One of the reasons my professional reading has slowed down is that I’m purposely taking in more video content. As I grow in my professional life, I want to learn in as many ways as possible. I will often take in videos of others pastors’ sermons. I want to grow in my preaching ability, and this is one way to do it. And this morning, I watched this video:
This one hurt me. A lot.
In case you aren’t able to watch the video, here’s how it begins: The pastor asks, “Have you ever seen Matthew 18 happen? Have you ever belonged to a church where they actually followed this part of the Bible?”
He related a story where a pastor said they would start keeping Matthew 18, and his church asked him to leave. Because it’s scary.
So, what’s Matthew 18?
When your brother sins against you, go and show him his fault. Just between the two of you. Not judging him, but because you love him. Because you don’t want him going to hell, because he has chosen to love his sin and deny what God says about his sin. If he listens… show him Jesus.
And if he still says his sin is more valuable, go with one or two others. Show him that you’re not the weirdo here. Show him that what he’s doing is that serious. And if he listens… show him Jesus.
And if he still says no, I want this sin more than I want forgiveness, I want what I get with this sin more than I want Jesus’s promises of heaven, I value this sin more than I value God himself, then go and tell the church. Mourn over this person. Ask if anyone has more information, or has a connection that they can talk to this person. And if that person listens… show him Jesus.
But if he still doesn’t listen, treat him as you would a pagan or a tax collector. And how did Jesus treat them? He loved them. He spent time with them. But he never, ever let them think that they were good with God when they weren’t. The goal was always, always to put them in touch with forgiveness.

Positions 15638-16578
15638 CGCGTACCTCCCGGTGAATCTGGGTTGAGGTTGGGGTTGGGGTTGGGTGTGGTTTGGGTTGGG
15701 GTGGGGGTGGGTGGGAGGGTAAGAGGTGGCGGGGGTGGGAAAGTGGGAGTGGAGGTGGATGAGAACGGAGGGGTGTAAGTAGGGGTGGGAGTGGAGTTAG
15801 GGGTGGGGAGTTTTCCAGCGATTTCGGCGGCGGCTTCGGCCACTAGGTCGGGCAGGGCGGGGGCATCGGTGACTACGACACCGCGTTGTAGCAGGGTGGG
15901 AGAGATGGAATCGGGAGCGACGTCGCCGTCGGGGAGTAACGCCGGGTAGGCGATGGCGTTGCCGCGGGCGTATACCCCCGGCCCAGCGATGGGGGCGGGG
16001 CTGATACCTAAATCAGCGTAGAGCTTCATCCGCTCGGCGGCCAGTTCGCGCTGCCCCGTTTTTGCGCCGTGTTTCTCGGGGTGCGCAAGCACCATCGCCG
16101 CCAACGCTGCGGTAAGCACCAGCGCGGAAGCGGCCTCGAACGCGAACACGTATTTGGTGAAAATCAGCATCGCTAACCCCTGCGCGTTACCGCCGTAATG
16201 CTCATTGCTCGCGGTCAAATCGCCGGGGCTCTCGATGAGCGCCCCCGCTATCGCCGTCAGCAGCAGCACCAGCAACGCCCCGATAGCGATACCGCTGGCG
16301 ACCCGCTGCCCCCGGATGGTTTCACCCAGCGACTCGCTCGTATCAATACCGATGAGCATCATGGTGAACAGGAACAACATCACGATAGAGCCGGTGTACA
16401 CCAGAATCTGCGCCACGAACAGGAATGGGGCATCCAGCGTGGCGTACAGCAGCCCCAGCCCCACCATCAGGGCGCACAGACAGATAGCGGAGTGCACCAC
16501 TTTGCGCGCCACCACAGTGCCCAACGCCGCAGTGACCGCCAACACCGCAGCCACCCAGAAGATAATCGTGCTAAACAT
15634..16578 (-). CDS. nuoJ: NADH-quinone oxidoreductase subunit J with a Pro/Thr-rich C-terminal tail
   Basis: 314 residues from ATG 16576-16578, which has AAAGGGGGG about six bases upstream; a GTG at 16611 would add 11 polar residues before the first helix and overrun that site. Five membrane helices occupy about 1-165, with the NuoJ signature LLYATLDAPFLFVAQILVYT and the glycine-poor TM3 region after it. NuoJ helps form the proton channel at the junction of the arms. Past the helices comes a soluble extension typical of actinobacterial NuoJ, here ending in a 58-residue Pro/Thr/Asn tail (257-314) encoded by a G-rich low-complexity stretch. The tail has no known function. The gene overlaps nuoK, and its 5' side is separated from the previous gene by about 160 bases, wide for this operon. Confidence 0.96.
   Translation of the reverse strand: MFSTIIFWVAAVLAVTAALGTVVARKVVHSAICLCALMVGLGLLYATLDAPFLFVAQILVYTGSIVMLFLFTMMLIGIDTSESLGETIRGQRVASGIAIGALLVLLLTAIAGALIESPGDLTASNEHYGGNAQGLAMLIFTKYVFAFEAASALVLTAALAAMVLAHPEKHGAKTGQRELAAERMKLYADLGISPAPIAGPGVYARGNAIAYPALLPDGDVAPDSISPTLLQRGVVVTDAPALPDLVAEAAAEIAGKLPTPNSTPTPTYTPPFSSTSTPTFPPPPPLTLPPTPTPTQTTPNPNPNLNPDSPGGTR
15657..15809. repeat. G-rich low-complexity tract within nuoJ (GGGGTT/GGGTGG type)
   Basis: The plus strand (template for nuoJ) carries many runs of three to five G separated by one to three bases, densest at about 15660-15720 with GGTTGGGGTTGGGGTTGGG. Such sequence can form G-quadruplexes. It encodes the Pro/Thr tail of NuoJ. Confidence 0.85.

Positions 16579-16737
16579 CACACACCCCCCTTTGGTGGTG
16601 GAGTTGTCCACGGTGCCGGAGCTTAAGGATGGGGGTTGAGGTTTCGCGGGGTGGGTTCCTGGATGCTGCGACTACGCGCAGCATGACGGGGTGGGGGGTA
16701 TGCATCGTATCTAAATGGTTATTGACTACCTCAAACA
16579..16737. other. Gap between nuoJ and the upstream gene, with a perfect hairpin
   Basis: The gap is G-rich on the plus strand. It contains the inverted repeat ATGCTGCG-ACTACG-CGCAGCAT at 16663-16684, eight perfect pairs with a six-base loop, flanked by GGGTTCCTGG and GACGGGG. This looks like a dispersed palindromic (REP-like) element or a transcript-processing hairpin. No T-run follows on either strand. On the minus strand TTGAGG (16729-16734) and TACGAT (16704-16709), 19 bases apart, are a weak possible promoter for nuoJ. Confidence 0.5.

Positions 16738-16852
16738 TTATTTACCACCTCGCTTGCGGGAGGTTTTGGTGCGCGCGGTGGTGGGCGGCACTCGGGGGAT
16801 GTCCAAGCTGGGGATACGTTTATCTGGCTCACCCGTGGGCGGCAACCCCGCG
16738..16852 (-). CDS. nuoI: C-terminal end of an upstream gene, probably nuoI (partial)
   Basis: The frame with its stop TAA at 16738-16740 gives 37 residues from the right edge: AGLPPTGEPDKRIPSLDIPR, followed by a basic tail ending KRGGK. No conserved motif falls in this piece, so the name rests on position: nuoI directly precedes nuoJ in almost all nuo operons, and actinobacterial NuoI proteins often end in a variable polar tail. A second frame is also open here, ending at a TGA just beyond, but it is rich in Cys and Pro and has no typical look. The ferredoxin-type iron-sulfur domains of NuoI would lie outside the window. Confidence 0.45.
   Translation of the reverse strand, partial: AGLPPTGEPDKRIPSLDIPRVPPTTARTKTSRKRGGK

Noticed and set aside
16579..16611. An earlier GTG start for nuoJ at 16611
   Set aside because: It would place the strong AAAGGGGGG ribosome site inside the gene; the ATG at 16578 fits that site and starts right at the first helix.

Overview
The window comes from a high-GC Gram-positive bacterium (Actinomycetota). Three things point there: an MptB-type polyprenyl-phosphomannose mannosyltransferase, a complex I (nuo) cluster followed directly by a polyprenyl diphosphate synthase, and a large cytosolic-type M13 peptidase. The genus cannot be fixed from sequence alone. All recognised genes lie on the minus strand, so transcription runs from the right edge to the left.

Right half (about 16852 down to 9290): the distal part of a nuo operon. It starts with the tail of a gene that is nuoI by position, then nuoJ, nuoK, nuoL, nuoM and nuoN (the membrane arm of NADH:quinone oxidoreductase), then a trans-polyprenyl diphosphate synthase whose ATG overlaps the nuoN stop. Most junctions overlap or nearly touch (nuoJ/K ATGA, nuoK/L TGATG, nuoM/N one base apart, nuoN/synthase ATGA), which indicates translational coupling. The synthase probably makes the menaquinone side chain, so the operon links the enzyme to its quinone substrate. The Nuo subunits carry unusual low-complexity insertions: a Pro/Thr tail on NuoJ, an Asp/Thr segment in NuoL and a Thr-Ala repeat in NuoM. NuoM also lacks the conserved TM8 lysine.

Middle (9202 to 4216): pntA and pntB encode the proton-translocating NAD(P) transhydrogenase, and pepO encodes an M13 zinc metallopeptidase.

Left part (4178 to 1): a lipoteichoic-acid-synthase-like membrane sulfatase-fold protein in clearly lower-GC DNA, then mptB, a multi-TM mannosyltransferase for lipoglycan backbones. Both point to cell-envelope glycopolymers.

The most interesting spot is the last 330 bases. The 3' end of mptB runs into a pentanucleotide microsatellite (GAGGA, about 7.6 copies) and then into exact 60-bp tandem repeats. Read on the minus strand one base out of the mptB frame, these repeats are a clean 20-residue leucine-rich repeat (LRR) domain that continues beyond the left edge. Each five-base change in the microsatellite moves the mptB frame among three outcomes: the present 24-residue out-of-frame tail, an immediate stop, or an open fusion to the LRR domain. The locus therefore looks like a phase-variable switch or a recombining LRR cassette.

And as this sermon went on, I thought of… this man. That woman. These people.
I have failed. This shepherd has failed over and over again. I have run away from being a good shepherd. I’ve said I was too busy. Or I knew how it would end. I have let people slip away from God’s Word. I have allowed people to think that their sin and their Savior can be held in the same hands and loved in the same heart.
And in this sermon, I was the one called to repentance. I have not loved the people our God has given me to love. I have loved approval and business and praise more than I’ve loved the souls that Jesus died for.
I have sinned.
And as I sit here typing, my first impulse is to say, “And I’m going to do better.”
But… that’s putting the fruit before the vine.
Doing better isn’t wrong. Wanting to serve God well is certainly good. But before I am enabled to do that… I need God’s forgiveness. Confession isn’t just admitting that what I have done is wrong.
It is seeing that Jesus did better for me. He obeyed for me. And he died for me.
I need to go spend some time with my Savior and see this miracle.
And then… then, when I know how loved I am, when I see that I am forgiven that much, when I am empowered to see how loved these others are…
…then, and only then, can fruit come. Only then can I share Jesus.